Procedural Tower of Hanoi

Building your first game using procedural Ruby.

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Towers of Hanoi Animation

Tower of Hanoi is a game that requires players to move a stack of disks from one space (or rod) to another. For this assignment, you'll need to build a simple Tower of Hanoi game in Ruby. Because we haven't covered classes yet (officially), it'll be a "procedural" version -- essentially just a big script. You can (and should) break it up into methods and wrap it all in a class (for code organization), but essentially it'll run from top-to-bottom.

The goal is to get you flexing your Ruby muscles on a more substantial problem and gain an appreciation for where classes might come in handy later.

Getting Started

As before, this unit's assignment will be stored on Github. To get started, follow the same steps as before:

  1. Fork and clone the project repo on Github.
  2. Add your name to the README file, commit the change, and push to your fork.

Your Task

Build a Ruby program that allows a player to play ToH from the command line, specifying the initial height of the tower.

This will give you a chance to create an interactive command-line game. You'll want to:

  • Wrap everything in a class and focus on separating different functionality into methods instead of creating one long run-on game method.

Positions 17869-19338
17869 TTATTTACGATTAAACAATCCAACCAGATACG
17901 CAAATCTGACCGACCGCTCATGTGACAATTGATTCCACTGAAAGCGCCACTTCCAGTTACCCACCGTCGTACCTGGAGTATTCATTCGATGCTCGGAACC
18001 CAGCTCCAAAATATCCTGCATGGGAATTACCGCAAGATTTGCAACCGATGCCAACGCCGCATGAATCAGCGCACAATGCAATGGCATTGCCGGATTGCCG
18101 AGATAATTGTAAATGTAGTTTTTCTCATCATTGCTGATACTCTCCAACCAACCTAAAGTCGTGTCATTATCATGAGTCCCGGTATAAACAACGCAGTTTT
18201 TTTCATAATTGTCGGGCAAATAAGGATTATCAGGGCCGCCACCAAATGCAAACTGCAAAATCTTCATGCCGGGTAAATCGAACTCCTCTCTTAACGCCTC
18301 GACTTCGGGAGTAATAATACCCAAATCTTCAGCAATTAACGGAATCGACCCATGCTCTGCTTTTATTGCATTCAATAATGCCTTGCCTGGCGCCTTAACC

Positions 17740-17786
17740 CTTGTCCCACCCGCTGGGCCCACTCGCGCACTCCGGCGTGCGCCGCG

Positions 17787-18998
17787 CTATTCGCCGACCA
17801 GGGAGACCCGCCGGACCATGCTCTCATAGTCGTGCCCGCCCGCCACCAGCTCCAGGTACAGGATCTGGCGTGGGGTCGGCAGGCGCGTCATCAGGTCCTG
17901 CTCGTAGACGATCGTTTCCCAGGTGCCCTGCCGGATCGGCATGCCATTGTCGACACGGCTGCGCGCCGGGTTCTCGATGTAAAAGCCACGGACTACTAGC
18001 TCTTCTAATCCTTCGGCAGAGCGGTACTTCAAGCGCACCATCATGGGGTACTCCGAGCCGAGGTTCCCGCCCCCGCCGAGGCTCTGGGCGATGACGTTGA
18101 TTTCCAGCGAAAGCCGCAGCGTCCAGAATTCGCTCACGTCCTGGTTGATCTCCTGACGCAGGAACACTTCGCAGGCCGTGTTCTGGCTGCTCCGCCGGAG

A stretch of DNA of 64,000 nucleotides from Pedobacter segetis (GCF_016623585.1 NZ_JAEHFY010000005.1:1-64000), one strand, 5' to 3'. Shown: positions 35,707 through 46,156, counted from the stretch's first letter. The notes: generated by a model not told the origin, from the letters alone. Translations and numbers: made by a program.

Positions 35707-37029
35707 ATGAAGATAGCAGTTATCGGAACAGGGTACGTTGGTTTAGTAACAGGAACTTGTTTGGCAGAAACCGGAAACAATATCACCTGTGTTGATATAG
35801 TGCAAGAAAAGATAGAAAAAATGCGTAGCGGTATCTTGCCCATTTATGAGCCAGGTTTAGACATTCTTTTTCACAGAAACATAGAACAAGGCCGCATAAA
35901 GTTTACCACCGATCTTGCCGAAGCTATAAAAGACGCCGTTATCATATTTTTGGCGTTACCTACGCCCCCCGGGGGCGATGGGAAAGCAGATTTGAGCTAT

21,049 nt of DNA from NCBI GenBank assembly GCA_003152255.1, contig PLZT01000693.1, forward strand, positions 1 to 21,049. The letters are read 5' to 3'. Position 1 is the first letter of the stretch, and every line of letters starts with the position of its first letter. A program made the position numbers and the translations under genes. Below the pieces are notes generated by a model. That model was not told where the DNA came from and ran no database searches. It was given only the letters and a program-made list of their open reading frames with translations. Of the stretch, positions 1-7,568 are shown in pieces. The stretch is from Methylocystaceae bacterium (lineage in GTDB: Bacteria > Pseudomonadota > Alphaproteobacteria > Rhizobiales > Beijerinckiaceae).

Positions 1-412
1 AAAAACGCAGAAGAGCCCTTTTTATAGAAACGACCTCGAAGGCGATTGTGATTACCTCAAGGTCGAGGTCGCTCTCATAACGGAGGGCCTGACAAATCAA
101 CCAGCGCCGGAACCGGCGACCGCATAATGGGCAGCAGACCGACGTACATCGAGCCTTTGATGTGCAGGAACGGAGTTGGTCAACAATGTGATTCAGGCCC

• Create a game loop that finishes when the user either quits (for instance, by entering quit on the input line) or wins.
  • Check for valid user inputs
  • Create a render method which prints out the current state of the game board in between turns. START SIMPLE! The render method usually gives people the most frustration. Start by just printing the game state in numeric form before you try to get creative with your output.

Before you begin, whiteboard/pseudocode your solution! Start high level and add detail until you're ready to code it up.

> load 'towers.rb'
#=> true
> t =
#=> #<TowerOfHanoi:0x007f8ea03c93e0 @towers=3>
# Welcome to Tower of Hanoi!
# Instructions:
# Enter where you'd like to move from and to
# in the format '1,3'. Enter 'q' to quit.
# Current Board:
# o
# oo
# ooo
# 1    2    3
# Enter move >
# ...

Finishing Up

  1. When you're finished with all tasks, push your changes up to your fork (aka $ git push origin master).
  2. To submit your assignment, create a pull request from your fork to the main upstream repository.


The solution will be available here on Github once you've submitted your pull request.

Pull request 300 Octocat 300

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